U.S. Sen. Jeff Merkley (D-Ore.) made news last week by reading a 30-year-old letter.

The letter was penned in 1986 by Coretta Scott King, the civil rights champion and widow of Martin Luther King Jr. It asked the Senate to reject Jeff Sessions as a federal judge, because he had engaged in voter intimidation. That plea became newly relevant as the Senate debated Feb. 7 whether to confirm Sessions, President Trump's nominee for U.S. attorney general. (It did.)

Senate Republicans squelched Sen. Elizabeth Warren (D-Mass.) from reading the letter by claiming she had broken a rule against "impugning" the reputation of fellow senators.

But Merkley picked up where Warren left off—earning her thanks and cementing his place among the loudest anti-Trump voices on Capitol Hill.

WW: How did you decide to read Coretta Scott King's letter?

Jeff Merkley: I said, "Can I get a copy?" I got a copy from [Warren]. The sentence she was accosted by the majority leader over was this sentence: "Mr. Sessions has used the awesome powers of his office to intimidate and frighten elderly black voters." After I talked to the parliamentarian, I realized they were on very thin ice. So when I read the letter, I skipped some of the direct references to Sessions.

Are the protests against President Trump having an effect in D.C.?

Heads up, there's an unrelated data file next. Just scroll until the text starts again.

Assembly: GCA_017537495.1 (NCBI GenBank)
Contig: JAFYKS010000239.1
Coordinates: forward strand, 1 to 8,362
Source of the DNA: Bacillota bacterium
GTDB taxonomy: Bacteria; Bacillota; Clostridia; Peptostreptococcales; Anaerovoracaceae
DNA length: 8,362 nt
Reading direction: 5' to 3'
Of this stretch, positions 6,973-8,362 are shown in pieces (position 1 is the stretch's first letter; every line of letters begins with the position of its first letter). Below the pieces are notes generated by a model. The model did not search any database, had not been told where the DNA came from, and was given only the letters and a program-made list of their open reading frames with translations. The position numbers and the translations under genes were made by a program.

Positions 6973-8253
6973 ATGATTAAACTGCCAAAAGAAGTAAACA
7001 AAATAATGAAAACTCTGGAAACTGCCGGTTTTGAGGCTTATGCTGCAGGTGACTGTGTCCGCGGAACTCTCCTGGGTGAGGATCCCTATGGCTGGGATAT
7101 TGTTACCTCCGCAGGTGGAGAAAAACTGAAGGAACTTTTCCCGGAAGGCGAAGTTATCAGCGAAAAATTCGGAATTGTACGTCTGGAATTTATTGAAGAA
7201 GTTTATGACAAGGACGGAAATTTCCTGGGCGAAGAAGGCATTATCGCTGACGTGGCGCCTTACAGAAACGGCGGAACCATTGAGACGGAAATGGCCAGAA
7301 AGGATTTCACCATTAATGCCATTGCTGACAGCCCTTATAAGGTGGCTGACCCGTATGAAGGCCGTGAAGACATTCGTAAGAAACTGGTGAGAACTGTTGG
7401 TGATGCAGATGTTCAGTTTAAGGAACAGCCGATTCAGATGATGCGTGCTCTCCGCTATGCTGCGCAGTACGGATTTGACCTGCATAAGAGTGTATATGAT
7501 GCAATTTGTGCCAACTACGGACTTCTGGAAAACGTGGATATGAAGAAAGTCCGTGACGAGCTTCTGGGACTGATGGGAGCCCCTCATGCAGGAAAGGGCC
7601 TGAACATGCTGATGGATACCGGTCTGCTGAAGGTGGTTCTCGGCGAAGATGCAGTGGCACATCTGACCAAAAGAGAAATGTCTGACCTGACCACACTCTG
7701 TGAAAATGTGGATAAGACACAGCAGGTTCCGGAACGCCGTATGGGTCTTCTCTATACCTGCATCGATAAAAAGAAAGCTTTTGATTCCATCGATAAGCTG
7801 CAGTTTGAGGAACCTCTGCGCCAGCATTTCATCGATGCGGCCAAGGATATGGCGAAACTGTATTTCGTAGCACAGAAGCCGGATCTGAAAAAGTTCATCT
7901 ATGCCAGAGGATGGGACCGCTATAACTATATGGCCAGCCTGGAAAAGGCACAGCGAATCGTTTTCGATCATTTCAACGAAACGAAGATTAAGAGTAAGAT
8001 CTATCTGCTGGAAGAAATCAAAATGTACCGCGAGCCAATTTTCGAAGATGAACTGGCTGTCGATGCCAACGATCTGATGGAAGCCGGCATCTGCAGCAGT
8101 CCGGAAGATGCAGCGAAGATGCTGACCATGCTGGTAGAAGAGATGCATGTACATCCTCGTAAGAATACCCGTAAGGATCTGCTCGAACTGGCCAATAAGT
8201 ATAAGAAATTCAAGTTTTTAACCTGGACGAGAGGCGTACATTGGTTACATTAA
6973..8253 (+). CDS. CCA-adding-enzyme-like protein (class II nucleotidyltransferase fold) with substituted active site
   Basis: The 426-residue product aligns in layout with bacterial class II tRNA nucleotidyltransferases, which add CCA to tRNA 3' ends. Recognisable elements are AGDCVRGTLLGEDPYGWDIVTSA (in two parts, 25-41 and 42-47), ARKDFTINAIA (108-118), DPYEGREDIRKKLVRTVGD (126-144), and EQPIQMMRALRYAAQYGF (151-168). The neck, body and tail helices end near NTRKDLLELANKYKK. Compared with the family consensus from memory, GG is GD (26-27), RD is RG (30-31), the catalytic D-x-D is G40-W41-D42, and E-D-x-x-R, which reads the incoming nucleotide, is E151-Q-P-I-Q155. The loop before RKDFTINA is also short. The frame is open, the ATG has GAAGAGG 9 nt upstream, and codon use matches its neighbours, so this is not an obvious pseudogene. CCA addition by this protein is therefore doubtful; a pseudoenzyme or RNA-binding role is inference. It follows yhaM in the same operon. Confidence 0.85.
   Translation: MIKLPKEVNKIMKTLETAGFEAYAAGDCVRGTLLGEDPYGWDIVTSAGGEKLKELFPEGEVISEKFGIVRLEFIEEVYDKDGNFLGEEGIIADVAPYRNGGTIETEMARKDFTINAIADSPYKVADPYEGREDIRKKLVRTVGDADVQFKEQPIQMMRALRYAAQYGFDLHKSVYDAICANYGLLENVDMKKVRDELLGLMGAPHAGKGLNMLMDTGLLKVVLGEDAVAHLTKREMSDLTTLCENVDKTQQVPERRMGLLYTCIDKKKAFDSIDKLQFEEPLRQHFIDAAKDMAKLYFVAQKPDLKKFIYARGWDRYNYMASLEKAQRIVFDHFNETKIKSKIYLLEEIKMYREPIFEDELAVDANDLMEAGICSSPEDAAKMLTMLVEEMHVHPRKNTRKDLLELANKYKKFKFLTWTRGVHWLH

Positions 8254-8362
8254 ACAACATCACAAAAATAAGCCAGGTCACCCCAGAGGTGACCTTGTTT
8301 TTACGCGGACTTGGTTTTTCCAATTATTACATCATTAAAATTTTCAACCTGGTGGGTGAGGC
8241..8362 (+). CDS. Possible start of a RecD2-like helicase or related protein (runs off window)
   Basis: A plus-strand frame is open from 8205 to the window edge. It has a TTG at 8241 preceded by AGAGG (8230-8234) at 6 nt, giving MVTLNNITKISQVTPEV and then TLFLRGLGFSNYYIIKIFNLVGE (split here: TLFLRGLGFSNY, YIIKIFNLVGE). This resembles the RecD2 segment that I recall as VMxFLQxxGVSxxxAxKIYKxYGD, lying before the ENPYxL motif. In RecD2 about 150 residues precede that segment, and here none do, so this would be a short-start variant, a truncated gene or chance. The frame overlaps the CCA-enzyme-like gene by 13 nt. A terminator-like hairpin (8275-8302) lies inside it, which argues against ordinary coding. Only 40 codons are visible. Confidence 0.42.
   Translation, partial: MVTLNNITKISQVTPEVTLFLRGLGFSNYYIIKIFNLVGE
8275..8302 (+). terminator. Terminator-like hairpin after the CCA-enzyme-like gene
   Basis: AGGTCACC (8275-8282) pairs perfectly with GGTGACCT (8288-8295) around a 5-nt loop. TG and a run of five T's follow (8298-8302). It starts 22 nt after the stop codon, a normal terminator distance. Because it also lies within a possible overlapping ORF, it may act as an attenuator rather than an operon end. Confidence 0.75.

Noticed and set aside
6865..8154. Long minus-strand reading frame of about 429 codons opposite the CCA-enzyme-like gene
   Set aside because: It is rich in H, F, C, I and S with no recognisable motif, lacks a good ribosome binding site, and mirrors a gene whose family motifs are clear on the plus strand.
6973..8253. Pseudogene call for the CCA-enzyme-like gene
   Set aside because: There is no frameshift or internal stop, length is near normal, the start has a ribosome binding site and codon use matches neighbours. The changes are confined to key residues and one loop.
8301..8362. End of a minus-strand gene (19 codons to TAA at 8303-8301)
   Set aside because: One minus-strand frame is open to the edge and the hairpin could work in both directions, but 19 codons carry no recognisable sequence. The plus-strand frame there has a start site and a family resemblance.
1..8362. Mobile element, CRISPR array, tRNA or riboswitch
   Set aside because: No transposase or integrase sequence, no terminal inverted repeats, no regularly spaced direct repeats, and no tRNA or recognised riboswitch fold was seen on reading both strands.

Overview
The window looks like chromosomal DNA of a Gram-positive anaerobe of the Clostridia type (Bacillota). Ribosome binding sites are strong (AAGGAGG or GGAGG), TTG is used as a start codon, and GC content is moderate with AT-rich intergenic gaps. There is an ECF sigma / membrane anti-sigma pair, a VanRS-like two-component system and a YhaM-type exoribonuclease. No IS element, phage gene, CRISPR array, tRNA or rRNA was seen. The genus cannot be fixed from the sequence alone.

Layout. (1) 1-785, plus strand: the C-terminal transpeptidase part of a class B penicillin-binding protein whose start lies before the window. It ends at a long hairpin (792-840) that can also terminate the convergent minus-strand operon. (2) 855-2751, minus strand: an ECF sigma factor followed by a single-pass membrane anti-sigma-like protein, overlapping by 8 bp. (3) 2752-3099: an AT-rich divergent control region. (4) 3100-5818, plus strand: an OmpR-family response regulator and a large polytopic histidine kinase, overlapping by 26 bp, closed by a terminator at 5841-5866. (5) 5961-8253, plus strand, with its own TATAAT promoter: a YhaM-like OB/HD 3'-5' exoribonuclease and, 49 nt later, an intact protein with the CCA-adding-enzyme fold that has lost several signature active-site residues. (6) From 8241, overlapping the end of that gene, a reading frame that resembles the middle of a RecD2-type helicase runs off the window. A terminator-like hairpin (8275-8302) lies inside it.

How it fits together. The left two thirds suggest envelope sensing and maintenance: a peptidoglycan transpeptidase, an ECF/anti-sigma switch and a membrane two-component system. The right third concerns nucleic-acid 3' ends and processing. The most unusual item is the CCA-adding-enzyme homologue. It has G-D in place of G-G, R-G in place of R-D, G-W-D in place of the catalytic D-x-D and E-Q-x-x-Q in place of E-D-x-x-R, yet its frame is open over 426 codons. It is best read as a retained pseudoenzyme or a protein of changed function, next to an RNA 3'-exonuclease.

Absolutely. Republicans have seen a massive turnout in the streets, rejecting his policies. They're saying, 'Oh my goodness, we'd better not mess up our health care system.' Take my office. Last week, we had 37,000 letters, and our phones never stopped ringing. That's happening in every single Senate office. The calls are 90 percent-plus against the activities of the administration.

Are there any areas—any at all—where Trump might be good for Oregon?

[Long, long pause] I agree with him that we need to level the playing field on trade. We have been deeply damaged not only by the loss of factories but the loss of supply chains for those factories. By the downward pressure on workers' wages when they go overseas—the middle class has been savaged by that. He made that a big part of his campaign. And I share that view.

If you were Oregon House Speaker Tina Kotek, what would you focus on?

I'd most worry about the enormous budget shortfall in Oregon, which is going to have a cataclysmic effect on health care. Almost everything the state does has some form of federal support. Until a couple of days ago, Trump said he was going to take the cost of drugs on. Then he spent an hour with the big pharmaceutical companies and said, "I'm going to be dropping the effort."

So much for draining the swamp.

The things that resonated for much of America were his promises to help workers, take on Wall Street and drain the swamp. He's been doing nothing but helping Wall Street, hurting workers and filling the swamp. You wouldn't believe it if it were written in a novel.